Blog Entry

Realistic Fantasy

Posted on: January 14, 2010 9:24 pm
 
Adrian Peterson works for me, or at least he did this season. This would have been impossible to envision even a few short years ago, and would still be impossible now if not for the invention of fantasy sports. Now I can sit at home and overthink how I want to "use" my players each week. I can sit Peyton Manning on the bench and pretend I'm Jim Caldwell if I want. I can put out the Arizona defense against Green Bay and get zero points for it. I can ride a hot wide receiver like Andre Johnson to a fantasy "Super Bowl" title and start all over again next year by drafting a team based on this year's statistics and a bevy of suggested "studs", some of whom bombed out this year and caused me intense pain and quite a few trips to the waiver wire.

Jamaal Charles came up big for me this year after Steve Slaton busted out and then was carted off on injured reserve. Terrell Owens was either feast or famine. Any wide receiver who matched up against Darelle Revis this year was summarily benched, no matter if his name was Moss or Ochocinco or Jackson. My quarterback position was a revolving door of Matt Cassel, Kyle Orton, Alex Smith, David Garrard, and Vince Young. And I came *this* close to going to the fantasy playoffs. If not for some missed field goals, some blowout games where my wide receivers weren't used, a couple of total busts from Jeremy Shockey, and some misplaced trust in LeSean McCoy (when Leonard Weaver had a career game), I may very well have a championship in my hands right now.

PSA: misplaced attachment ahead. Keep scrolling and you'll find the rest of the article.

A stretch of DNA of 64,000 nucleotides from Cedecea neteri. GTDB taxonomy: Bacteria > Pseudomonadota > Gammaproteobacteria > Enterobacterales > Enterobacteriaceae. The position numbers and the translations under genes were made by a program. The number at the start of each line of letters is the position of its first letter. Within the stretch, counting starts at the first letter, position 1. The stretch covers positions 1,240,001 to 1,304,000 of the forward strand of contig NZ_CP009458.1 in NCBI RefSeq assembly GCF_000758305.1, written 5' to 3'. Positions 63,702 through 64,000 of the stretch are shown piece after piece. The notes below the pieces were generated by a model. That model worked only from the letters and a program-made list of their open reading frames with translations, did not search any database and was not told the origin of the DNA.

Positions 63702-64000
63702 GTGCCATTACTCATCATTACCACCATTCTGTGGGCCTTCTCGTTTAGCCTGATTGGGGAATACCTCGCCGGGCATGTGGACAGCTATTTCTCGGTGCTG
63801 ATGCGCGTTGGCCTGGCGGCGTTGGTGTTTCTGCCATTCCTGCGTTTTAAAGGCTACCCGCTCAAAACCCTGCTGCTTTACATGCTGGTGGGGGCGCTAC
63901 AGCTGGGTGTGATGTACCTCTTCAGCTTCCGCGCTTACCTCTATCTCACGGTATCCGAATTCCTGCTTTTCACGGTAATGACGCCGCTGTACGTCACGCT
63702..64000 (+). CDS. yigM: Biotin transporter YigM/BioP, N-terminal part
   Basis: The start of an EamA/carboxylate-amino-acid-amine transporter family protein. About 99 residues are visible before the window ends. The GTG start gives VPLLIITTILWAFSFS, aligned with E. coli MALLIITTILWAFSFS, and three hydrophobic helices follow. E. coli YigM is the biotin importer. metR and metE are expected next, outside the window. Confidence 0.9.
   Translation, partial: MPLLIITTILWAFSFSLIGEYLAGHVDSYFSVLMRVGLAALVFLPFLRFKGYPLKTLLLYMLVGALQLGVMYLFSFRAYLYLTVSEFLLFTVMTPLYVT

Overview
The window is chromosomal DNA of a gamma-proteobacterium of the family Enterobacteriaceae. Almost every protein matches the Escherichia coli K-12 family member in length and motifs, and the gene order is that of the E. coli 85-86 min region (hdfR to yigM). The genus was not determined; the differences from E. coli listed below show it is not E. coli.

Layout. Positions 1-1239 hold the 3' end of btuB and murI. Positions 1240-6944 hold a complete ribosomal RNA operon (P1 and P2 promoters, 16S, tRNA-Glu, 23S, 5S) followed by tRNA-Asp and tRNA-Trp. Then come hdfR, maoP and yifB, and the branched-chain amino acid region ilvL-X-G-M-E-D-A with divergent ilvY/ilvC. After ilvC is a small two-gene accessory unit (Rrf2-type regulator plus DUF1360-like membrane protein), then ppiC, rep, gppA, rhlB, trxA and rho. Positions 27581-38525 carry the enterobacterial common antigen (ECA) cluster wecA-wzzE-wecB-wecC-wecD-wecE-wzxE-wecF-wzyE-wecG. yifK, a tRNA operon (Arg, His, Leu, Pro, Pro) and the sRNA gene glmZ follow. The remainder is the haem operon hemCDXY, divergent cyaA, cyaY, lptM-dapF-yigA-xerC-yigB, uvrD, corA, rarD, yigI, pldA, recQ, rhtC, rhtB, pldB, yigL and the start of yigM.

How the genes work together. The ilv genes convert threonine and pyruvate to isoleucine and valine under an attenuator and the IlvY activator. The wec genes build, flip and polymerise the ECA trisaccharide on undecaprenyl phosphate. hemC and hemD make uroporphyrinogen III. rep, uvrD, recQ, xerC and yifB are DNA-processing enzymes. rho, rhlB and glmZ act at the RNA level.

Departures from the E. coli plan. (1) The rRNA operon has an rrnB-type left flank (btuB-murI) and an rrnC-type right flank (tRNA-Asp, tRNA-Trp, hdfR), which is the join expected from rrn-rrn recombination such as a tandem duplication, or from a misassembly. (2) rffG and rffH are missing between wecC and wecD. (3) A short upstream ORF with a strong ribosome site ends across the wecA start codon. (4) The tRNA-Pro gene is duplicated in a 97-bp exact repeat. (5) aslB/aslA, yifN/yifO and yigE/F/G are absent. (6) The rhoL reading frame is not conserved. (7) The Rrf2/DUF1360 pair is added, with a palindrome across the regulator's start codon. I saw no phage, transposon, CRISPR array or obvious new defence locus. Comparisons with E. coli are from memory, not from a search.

And I've already started for next season. The big map is up on my wall, with names being moved around on a daily basis. Do I take a quarterback first or go with the tried and true choice of a running back. My first running back this year was Ryan Grant and it was hit or miss what he would do. I also had Joseph Addai and with all of the comeback victories by the Colts sometimes he would disappear from games. Luckily he still scored a bunch of touchdowns for me. Yes, for me. So next season I will re-evaluate. Who had a bad year? Is Slaton worth a pick up or is he best to be left aside? Will Peterson's fumbles hurt his numbers enough for me to worry? Can I get Chris Johnson if I don't have the first pick overall? How? Is McNabb worth my time or would I be better served trying for someone like Jay Cutler?

The glory of fantasy football is its addictive value. Just having that kind of power (and the devastation of picking the wrong guys) can spur you on to play in multiple leagues, to second- and third-guess yourself again and again, and to keep coming back for more. Even when you finish well out of the playoff race you can look to the next "big thing", to playing that waiver wire one more time, to a guy coming out of nowhere and having that big game.

And you can hope that when he does, you didn't have him riding your bench.
Category: Fantasy Football
Tags: fantasy, football, NFL
 
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